Where P sub I is the fraction of the systems in the ensemble having energy E sub I.2248

If all of these do not make sense, do not worry.2276

Really, do not worry, what matters here are the results.2279

But again, I go through this as a part of your scientific literacy.2281

If you go through this, if you see this, and you go in your book and read it, it will make your book make more sense.2286

I think it works better that way, or perhaps you read your book and you did not quite get it,2293

and now that you are seeing this lecture, it might make more sense.2296

It is just another way of looking at it.2300

We have P sub I is equal to E ⁻E sub I/ KT/ Q, that is one equation that we have.2305

We have an expression for the partition function which is the sum / I/ E ⁻E sub I/ KT,2324

very important partition function.2333

We have an expression for the energy U which is the actual average energy.2336

That is equal to the sum of the index I of the P sub I E sub I, the fraction in energy state I × the energy itself.2342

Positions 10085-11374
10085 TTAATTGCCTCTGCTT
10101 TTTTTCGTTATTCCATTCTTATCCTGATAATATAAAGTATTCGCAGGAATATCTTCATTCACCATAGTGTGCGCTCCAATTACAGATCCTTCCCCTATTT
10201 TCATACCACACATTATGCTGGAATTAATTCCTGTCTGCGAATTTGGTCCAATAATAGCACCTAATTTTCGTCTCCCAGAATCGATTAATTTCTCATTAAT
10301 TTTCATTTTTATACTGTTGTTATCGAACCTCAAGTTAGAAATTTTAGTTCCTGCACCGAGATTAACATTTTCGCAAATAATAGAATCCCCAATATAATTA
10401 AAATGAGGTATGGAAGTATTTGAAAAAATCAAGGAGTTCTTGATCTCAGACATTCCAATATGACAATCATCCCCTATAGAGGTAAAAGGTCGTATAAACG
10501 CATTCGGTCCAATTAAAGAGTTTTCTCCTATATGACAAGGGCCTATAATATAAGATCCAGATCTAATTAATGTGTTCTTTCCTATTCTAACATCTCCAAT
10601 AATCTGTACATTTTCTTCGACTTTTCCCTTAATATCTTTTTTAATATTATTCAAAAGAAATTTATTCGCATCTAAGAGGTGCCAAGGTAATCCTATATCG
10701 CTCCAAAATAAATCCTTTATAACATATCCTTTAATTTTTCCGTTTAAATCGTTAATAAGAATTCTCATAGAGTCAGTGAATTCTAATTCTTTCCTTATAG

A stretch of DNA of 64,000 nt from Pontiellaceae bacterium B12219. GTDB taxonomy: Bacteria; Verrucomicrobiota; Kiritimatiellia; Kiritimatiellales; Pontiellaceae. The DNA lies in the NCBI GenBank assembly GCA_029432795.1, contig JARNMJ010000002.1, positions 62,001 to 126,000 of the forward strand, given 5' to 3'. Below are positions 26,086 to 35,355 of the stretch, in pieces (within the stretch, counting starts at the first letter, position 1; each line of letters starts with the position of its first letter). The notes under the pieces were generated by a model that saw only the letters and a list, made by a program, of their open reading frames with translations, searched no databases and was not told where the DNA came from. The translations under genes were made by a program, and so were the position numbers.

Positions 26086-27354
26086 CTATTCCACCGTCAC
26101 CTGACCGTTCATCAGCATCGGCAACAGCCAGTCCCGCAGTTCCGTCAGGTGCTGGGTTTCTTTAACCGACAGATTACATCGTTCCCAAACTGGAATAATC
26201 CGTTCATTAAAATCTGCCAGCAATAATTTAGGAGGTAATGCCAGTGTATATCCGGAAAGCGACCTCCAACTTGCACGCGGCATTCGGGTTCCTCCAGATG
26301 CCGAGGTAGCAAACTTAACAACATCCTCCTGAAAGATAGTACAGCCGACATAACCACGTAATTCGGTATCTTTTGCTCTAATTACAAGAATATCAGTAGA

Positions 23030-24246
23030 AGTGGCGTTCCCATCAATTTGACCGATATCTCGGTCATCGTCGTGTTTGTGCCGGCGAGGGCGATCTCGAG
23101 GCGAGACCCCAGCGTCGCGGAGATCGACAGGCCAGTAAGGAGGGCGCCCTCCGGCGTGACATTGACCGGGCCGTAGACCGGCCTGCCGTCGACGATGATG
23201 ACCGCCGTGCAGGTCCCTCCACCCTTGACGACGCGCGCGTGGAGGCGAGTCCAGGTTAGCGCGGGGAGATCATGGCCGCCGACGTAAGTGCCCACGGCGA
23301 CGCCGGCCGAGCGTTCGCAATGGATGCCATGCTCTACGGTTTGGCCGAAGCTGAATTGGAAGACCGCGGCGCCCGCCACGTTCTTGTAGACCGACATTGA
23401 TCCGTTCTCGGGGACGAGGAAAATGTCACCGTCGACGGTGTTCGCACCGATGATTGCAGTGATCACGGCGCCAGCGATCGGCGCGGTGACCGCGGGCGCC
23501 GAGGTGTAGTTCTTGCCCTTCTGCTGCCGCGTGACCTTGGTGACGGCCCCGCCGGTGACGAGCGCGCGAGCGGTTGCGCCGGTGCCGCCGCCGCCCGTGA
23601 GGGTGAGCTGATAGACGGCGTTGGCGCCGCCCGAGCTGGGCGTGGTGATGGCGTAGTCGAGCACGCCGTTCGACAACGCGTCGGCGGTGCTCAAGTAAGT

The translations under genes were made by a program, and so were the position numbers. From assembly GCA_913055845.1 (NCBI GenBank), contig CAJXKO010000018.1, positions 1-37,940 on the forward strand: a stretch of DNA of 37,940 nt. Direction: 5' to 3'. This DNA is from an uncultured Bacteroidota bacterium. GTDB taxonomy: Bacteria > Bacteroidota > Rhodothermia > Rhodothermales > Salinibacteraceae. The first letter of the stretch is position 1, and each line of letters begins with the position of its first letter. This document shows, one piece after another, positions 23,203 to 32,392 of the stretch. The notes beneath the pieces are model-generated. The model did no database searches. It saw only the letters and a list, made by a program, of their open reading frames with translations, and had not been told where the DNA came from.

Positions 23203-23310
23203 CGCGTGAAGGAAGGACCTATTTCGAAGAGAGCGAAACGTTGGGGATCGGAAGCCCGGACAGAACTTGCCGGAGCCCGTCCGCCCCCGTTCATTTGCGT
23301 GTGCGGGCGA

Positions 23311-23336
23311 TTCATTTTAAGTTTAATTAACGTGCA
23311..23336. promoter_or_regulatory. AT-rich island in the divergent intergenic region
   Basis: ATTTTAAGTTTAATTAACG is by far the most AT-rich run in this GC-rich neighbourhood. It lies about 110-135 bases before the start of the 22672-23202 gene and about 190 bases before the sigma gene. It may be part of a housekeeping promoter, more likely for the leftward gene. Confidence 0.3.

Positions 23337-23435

And we have expression for the entropy.2353

Entropy = - K × the sum/ I P sub I LN P sub I.2354

These equations, if these 4 equations all of the thermodynamic properties, all of the thermodynamic quantities,2362

all the thermodynamic functions can be expressed in terms of Q.2387

In terms of Q, all we need is this, this, the energy and the entropy and2398

we can express all the other thermodynamic functions in terms of this thing we call the partition function.2403

Partition function, very important.2409

Let us start first of all with Q, let us start with that equation.2415

Q = the sum of E ⁻E sub I/ KT.2419

We differentiate with respect to, I will go ahead and differentiate with respect to T.2428